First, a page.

I recently picked up the premiere issue of New York Design Hunting, a terrific new stand-alone shelter magazine edited by the fabulous Wendy Goodman. It’s on newsstands now and I urge you to buy a copy quickly before they all disappear. I was especially intrigued by the magazine’s last page, which features a large bedroom dominated by an impressive four-poster bed, and asks the reader, “Guess Who Slept Here . . .”
Well, I knew instantly who it was: Andy Warhol! It’s a photograph of Warhol’s bedroom, designed by the young Jed Johnson, in the town house at 57 East 66th Street where the artist lived from 1974 till his death in 1987. Not that I’d ever been in the house—almost no one had since Warhol asked very few people to visit—but I did have a connection to the four-poster bed. It was part of the fabled 10-day-long Warhol estate auction at Sotheby’s in April, 1988, which netted a staggering $25,300,000 in total. Lot 3193, described in the catalog as a “Federal Carved Mahogany Four-Post Tester Bedstead,” went for $10,450 to Calvin and Kelly Klein. Shortly after I was brought in to help the couple finish up a number of rooms in their East Hampton house—an 1891 shingle mansion that architect Thierry Despont had renovated for them—which was on a dead end road overlooking the ocean and Georgica Pond. The image below shows how I used Andy Warhol’s bed in that very different, far-from-the-Upper-East-Side environment.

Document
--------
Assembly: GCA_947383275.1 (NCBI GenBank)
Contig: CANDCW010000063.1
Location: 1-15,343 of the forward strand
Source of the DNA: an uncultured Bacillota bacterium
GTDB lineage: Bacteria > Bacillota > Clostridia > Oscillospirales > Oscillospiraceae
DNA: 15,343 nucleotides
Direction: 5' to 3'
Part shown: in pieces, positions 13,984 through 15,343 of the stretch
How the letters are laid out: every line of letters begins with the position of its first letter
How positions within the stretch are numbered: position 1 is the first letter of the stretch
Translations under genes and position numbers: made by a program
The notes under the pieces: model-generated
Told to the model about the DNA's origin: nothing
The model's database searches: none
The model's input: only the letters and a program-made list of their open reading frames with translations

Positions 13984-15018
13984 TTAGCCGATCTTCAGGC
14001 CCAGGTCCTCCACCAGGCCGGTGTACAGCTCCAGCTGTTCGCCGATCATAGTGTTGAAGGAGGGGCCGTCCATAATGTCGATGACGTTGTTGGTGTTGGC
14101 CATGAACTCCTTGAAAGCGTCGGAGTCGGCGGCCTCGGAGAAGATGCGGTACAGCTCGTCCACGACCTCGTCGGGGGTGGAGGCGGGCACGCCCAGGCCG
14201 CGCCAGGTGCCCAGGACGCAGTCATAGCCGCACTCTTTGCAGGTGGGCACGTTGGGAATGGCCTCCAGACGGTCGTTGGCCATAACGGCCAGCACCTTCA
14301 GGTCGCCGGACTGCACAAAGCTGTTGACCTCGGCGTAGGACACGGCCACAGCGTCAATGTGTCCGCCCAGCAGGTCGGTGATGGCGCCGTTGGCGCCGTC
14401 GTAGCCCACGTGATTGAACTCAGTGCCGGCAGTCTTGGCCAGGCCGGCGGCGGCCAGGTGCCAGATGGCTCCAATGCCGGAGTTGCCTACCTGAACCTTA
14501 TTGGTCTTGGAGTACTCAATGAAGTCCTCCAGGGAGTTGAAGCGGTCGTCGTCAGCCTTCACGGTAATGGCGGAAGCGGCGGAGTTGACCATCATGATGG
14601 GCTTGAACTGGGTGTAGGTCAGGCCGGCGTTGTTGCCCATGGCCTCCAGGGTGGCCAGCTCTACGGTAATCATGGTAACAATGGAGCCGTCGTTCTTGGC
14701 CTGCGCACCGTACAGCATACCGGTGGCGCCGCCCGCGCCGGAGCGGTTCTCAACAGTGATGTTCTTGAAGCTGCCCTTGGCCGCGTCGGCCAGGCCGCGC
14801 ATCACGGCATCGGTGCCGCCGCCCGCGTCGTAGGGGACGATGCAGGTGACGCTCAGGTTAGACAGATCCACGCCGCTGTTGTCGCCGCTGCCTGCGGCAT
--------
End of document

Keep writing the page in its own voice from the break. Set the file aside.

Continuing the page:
“You can do everything either from your bed or in your bed—eat, sleep, think, get exercise, smoke . . . . Everything is more glamorous when you do it in bed, anyway. Even peeling potatoes.” The Philosophy of Andy Warhol (From A to B and Back Again)